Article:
Recent research has confirmed that many adult health problems start in teen years when teens do not receive proper medical attention. The study was published August 17 in the journal Pediatrics.
According to the study lead author Dr. Dougal Hargreaves, “Previous research had shown that lack of medical care in this age group is associated with poor health and higher risk behaviors at the time. But, it wasn’t known that these poor health outcomes persisted into adulthood”. Dr Hargreaves is a pediatrician and health services researcher at University College London, England, and at Boston Children’s Hospital
For the study, data was analyzed from 14,800 participants in the United States over a long term. Teens first answered questions during the 1994-95 school year. They were an average of 16 years old when the study started. They responded again in 2008 when they were approximately 30 years old.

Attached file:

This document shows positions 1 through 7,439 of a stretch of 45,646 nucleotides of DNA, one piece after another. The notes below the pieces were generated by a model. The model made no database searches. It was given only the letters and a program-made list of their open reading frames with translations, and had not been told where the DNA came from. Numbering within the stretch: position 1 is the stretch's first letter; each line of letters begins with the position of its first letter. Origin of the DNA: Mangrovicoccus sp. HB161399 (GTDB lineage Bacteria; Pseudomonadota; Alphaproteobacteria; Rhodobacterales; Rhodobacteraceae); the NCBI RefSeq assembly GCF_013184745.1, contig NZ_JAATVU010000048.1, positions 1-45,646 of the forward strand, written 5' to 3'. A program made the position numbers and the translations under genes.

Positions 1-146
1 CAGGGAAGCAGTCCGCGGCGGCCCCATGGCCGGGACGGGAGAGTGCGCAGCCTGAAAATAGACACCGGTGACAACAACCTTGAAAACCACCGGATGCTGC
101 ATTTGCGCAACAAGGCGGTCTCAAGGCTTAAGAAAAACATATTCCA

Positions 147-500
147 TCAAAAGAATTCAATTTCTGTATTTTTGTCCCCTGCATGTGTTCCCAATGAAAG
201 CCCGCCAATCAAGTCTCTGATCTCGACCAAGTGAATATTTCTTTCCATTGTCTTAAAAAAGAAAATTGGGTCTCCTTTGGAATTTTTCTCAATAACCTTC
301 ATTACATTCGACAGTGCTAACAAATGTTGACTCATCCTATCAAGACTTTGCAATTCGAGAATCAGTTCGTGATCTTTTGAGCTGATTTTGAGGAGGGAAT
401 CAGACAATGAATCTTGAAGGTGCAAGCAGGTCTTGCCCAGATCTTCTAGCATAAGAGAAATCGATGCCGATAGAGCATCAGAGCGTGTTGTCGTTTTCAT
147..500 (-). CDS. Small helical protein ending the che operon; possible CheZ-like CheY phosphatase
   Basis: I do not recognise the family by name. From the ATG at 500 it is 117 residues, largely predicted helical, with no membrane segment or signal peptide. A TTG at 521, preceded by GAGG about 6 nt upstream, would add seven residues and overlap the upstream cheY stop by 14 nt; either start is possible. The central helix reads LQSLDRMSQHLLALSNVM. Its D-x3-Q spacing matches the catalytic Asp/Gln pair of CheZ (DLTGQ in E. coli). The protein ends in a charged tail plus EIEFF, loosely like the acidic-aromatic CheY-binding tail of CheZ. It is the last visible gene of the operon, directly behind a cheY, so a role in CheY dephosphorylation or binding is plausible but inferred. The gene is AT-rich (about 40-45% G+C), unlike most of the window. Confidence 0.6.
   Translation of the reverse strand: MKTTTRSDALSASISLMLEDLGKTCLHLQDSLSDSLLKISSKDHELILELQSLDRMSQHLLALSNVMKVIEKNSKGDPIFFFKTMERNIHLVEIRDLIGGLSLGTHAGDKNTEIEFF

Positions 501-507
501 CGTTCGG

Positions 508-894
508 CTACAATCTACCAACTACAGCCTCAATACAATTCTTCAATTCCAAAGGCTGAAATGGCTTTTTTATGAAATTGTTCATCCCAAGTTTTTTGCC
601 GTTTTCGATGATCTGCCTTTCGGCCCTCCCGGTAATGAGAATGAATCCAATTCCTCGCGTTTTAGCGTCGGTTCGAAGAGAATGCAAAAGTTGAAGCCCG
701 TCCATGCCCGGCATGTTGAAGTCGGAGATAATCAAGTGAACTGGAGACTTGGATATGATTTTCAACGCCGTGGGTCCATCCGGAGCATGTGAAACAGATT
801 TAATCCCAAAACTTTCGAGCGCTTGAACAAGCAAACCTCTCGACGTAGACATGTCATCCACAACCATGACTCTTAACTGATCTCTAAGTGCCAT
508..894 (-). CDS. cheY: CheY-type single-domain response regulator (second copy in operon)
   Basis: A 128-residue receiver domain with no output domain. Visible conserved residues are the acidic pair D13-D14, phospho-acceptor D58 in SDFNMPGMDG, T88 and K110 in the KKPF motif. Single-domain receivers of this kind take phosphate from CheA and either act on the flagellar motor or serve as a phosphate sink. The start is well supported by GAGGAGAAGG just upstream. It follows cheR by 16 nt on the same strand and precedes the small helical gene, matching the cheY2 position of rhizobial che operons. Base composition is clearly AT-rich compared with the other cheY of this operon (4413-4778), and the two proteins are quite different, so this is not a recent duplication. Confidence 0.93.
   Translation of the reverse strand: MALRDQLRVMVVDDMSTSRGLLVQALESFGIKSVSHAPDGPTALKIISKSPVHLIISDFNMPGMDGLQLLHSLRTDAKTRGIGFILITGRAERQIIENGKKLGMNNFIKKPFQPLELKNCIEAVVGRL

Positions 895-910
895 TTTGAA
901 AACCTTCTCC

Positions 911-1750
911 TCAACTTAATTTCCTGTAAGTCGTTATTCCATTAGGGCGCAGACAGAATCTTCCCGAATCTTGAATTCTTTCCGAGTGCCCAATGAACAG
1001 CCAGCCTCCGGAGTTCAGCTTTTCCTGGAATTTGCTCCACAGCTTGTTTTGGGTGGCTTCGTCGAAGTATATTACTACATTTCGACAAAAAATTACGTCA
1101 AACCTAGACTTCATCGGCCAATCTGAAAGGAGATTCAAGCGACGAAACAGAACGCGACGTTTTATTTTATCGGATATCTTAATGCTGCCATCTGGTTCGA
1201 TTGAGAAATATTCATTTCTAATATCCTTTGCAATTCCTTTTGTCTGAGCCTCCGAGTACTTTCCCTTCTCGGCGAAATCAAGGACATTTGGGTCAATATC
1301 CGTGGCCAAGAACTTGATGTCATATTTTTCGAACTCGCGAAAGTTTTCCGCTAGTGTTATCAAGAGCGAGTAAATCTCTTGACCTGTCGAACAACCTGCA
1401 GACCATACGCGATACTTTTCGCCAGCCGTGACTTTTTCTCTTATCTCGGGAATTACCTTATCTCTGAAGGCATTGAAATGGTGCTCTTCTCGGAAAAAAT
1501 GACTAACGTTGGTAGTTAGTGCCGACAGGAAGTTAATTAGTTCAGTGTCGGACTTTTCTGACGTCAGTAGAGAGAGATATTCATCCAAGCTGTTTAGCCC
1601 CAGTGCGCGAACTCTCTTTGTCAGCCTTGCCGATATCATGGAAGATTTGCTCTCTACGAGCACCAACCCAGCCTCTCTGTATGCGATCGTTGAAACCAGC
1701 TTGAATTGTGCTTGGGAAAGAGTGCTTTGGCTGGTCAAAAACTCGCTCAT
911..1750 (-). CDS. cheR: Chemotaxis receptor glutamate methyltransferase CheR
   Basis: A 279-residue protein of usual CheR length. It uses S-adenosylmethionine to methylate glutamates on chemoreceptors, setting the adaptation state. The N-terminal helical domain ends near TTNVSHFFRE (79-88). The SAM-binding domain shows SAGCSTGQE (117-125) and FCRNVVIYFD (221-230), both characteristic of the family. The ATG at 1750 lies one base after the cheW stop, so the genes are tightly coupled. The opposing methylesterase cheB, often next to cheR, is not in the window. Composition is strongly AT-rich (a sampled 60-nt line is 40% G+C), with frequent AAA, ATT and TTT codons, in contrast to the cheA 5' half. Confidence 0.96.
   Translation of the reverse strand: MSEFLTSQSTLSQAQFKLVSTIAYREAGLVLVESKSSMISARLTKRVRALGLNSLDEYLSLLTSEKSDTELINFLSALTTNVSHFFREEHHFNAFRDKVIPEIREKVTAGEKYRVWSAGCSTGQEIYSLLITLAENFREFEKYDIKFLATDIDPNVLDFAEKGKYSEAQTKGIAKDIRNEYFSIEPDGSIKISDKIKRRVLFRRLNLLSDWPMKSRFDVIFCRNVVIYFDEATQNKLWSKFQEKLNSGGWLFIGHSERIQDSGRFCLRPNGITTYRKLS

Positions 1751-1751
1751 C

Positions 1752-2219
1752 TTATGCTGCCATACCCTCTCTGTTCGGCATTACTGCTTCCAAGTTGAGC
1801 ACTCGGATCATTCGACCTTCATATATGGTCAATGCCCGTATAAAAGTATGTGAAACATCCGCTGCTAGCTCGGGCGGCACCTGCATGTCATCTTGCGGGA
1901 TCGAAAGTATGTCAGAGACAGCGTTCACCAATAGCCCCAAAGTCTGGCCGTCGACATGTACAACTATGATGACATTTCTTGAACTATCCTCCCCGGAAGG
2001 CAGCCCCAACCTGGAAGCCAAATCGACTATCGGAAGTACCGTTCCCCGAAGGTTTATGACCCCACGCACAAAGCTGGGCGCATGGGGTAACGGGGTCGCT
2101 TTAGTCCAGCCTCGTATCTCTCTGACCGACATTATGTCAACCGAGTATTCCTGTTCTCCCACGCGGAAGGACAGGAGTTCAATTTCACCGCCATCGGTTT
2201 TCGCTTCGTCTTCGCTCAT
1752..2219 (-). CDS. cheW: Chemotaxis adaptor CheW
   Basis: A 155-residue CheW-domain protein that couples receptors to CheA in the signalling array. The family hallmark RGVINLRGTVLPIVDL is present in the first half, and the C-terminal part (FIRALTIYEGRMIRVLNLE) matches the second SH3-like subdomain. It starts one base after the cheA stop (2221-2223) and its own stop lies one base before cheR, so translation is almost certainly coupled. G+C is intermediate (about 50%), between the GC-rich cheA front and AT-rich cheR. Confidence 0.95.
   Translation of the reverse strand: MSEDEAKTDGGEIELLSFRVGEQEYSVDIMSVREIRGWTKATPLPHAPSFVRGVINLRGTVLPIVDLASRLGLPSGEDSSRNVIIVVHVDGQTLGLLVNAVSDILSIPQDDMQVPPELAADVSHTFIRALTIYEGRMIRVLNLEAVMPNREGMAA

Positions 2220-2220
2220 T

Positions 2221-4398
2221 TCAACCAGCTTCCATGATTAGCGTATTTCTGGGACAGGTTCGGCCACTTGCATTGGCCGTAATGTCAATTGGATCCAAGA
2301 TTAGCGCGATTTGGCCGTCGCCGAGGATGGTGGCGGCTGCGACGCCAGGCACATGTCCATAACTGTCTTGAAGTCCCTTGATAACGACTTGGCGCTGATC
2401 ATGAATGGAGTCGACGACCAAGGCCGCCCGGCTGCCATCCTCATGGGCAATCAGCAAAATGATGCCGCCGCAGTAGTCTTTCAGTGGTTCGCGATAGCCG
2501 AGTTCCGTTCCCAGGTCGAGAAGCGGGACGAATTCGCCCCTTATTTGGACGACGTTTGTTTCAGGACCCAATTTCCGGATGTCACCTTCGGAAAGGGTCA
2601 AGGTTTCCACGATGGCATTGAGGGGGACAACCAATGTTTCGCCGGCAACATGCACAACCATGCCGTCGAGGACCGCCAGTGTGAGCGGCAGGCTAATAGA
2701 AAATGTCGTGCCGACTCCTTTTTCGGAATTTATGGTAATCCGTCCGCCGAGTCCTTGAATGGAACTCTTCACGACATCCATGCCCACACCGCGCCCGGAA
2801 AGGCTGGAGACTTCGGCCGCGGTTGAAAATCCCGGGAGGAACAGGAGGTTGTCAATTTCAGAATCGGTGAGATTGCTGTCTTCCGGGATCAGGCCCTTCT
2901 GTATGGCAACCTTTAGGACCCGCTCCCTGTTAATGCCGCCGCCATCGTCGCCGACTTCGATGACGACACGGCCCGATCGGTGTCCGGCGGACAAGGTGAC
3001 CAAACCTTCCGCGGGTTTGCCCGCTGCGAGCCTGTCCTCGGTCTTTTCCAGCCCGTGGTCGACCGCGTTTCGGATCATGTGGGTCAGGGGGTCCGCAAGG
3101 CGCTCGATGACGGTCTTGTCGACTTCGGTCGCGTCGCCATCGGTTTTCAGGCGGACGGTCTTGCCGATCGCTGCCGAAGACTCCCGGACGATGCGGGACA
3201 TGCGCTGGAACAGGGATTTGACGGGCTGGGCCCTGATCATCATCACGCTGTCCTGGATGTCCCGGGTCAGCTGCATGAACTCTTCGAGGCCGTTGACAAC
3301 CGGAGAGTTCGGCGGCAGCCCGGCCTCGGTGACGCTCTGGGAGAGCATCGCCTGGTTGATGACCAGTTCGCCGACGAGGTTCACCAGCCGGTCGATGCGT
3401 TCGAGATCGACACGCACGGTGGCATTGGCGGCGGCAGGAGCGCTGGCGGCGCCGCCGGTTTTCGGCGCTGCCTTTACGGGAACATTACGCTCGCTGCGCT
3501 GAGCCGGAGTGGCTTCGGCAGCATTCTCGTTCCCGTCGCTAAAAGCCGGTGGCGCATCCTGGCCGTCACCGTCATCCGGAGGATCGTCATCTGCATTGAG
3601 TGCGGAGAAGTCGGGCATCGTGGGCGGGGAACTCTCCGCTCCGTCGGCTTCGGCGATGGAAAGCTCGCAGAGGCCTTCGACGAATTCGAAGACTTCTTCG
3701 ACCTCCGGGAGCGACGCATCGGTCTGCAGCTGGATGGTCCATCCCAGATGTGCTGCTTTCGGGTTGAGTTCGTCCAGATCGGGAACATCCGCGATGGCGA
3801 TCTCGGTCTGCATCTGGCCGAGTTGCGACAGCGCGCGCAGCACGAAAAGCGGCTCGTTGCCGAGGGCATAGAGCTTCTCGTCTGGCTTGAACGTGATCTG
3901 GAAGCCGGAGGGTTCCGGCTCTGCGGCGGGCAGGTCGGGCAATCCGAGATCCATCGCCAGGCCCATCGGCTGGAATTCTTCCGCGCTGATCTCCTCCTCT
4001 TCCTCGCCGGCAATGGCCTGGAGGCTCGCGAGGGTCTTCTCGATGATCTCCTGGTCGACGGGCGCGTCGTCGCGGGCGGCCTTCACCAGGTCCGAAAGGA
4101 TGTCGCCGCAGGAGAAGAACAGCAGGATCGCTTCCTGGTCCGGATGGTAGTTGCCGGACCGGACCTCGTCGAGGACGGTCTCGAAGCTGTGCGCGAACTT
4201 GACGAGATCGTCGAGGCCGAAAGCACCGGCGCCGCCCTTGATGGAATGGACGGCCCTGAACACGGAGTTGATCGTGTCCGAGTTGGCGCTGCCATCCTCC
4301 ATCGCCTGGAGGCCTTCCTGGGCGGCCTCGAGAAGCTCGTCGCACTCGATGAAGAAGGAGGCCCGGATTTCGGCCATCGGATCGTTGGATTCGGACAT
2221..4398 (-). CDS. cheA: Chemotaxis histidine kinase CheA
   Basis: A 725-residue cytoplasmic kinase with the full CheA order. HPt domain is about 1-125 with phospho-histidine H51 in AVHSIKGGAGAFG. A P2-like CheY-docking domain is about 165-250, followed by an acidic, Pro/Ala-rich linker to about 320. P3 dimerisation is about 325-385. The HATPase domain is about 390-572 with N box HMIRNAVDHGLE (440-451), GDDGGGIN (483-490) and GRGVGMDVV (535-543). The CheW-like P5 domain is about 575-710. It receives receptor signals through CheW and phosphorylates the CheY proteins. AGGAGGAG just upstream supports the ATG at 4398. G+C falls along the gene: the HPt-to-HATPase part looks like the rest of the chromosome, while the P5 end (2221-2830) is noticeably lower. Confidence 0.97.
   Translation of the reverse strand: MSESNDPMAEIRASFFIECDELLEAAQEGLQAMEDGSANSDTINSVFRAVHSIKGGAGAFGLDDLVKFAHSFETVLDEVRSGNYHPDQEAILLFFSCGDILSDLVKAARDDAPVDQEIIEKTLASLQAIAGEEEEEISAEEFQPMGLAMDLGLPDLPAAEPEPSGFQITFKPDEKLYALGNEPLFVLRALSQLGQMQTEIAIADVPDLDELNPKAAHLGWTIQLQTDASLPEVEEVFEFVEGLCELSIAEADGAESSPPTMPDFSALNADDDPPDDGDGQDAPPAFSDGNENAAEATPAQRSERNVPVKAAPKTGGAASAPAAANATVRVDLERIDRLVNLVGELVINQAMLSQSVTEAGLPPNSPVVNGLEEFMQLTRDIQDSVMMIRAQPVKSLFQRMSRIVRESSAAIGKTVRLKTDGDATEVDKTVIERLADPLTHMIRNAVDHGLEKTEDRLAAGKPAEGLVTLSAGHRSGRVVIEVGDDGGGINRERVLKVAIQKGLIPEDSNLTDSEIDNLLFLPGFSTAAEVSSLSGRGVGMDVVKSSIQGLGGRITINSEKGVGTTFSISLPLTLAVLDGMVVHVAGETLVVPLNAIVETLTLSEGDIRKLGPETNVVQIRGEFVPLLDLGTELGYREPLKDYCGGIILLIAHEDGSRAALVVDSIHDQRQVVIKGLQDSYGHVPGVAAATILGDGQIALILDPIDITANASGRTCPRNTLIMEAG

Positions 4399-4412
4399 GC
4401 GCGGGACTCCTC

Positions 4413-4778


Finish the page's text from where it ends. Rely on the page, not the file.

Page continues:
“Teenagers have the same broad range of health needs as other age groups,” Hargreaves said. Some of the problems include long term conditions, such as diabetes, epilepsy, or asthma. Other conditions might include skin problems or headaches. The study looked at not meeting the health needs of teens including preventive care and immunizations, and mental health problems